2. Lost on Earth by Steve Crombie

Reviewed by Steve Waters

In Lost on Earth, young Aussie Crombie  plans to ride his single-cylinder Honda 650cc motorcycle from Ushuaia at the southern tip of South America’s Tierra Del Fuego, toPrudhoe BayAlaska; the Pan American Highway’s unofficial endpoint well north of the Arctic Circle. This cracking tale of sheer determination should be mandatory reading for any young, would-be adventurer.


3. Nine Lives: In Search of the Sacred in Modern India by William Dalrymple

Reviewed by Elizabeth Shannon

Nine Lives is not really a travel book.  This is not the tale of a bemused foreigner fumbling through an exotic landscape, but rather the result of William Dalrymple’s long familiarity with India:  nine stories of religious practitioners navigating both the innate certitudes and contradictions of their own faiths and how India’s rapid development has affected these traditions and people’s roles in them.


4. In Tasmania by Nicholas Shakespeare

Reviewed by Kirsten Rawlings

In Nicholas Shakespeare’s eyes, Tasmania is a secret and rarely visited place, ‘a byword for remoteness’. His comprehensive biography In Tasmania paints this outpost as a magnet for the lost, a place to be renewed or be forgotten. From the burgeoning towns of Launceston and Hobart, to the fertile northeast and the windy and bleak west coast, Shakespeare reveals the hardships and inspirations of its inhabitants over the centuries, suffusing each corner with history and beauty.

5. Thin Paths — Journeys in and around an Italian Mountain Village by Julia Blackburn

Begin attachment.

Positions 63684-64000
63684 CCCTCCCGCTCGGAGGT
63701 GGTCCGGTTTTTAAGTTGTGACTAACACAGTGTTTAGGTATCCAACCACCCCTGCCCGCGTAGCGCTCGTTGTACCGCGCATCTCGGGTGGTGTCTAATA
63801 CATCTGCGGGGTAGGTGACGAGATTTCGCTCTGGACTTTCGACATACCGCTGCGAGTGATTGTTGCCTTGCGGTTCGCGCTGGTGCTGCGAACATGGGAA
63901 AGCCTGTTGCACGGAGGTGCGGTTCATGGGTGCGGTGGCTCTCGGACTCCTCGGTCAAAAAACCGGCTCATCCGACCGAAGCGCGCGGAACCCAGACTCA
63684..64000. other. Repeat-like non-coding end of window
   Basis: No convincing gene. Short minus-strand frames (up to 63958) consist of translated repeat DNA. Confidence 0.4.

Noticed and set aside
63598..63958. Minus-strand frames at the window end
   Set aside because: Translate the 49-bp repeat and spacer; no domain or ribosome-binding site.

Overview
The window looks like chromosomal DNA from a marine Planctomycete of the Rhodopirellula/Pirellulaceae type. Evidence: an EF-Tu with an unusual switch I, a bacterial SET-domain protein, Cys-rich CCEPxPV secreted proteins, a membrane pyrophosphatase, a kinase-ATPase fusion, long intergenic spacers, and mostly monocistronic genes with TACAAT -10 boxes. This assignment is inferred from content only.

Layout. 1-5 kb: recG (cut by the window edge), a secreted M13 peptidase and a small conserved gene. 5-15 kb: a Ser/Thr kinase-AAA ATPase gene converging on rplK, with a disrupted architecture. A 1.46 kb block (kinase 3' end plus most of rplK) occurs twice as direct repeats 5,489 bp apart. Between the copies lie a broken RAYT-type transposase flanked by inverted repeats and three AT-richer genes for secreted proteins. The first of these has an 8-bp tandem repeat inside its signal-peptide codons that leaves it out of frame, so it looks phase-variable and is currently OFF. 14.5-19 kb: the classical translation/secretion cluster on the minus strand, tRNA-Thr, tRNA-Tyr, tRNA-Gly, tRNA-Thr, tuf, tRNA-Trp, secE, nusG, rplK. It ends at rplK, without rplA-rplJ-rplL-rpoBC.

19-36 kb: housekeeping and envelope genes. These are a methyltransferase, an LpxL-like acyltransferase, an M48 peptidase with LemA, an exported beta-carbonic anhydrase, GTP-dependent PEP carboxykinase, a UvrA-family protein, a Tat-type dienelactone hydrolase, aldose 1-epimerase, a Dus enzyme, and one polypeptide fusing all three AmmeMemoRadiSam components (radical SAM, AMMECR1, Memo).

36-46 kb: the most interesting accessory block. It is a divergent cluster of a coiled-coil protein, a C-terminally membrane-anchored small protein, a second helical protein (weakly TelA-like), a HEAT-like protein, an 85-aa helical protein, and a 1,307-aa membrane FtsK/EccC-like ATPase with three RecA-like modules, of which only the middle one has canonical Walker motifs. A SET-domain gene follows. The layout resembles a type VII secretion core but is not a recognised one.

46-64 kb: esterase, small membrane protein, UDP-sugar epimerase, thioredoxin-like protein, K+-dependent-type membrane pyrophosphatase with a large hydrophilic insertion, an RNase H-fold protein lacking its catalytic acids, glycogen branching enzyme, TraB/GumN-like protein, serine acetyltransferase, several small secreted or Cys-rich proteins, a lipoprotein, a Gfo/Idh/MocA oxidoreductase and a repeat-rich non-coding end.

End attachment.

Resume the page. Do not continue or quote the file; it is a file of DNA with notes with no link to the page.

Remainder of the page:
Reviewed by Claire Beyer

Julia Blackburn, author of Thin Paths, has an eye for detail. The seemingly small and insignificant are given big lives. The common dormouse, the developing tadpole and vocal owl are all given as much loving attention as her new surroundings in this lovely tale of life in an Italian mountain village.


Summer Daze


I always love reading a book on a hot summer day, and usually my typical novel is something to do with a great setting. Well, yesterday, I was flipping through this months Travel and Leisure Magazine, and came across this list of great books with a great backdrop.

By Francine Prose

1. Death in Venice by Thomas Mann. Nothing has ever captured so well the beauty and the pulse-racing creepiness of this gorgeous city.

2. Le Divorce by Diane Johnson. Reading this smart, delightful comic novel provides all the fun of a week in Paris without having to leave the house.

3. A Room with a View by E.M. Forster. Read it to find out how little the splendor of Florence has changed – and how much people have.

4. GraceLand by Chris Abani. The sights and sound of Lagos, Nigeria, pulse through this vibrant novel.

5. The Wind-Up Bird Chronicle by Haruki Murakami. My favorite of Murakami’s books reveals all sorts of familiar – and hidden – aspects of Tokyo.

6. Swamplandia! by Karen Russell. This imaginative first novel is set in an alligator theme park that could exist only in southwestern Florida.

7. Gryphon by Charles Baxter. The American Midwest reveals itself as a place of great beauty and strangeness in Baxter’s eloquent fictions.

8. Bleak House by Charles Dickens. Granted, London has changed a lot since Dicken’s time, but whenever I go there I feel I’ve reentered one of his novels.

It’s time for me to get down to business and read some of these. They sound great and a few can be read online for free!

Check out some of my favorite travel novels as well.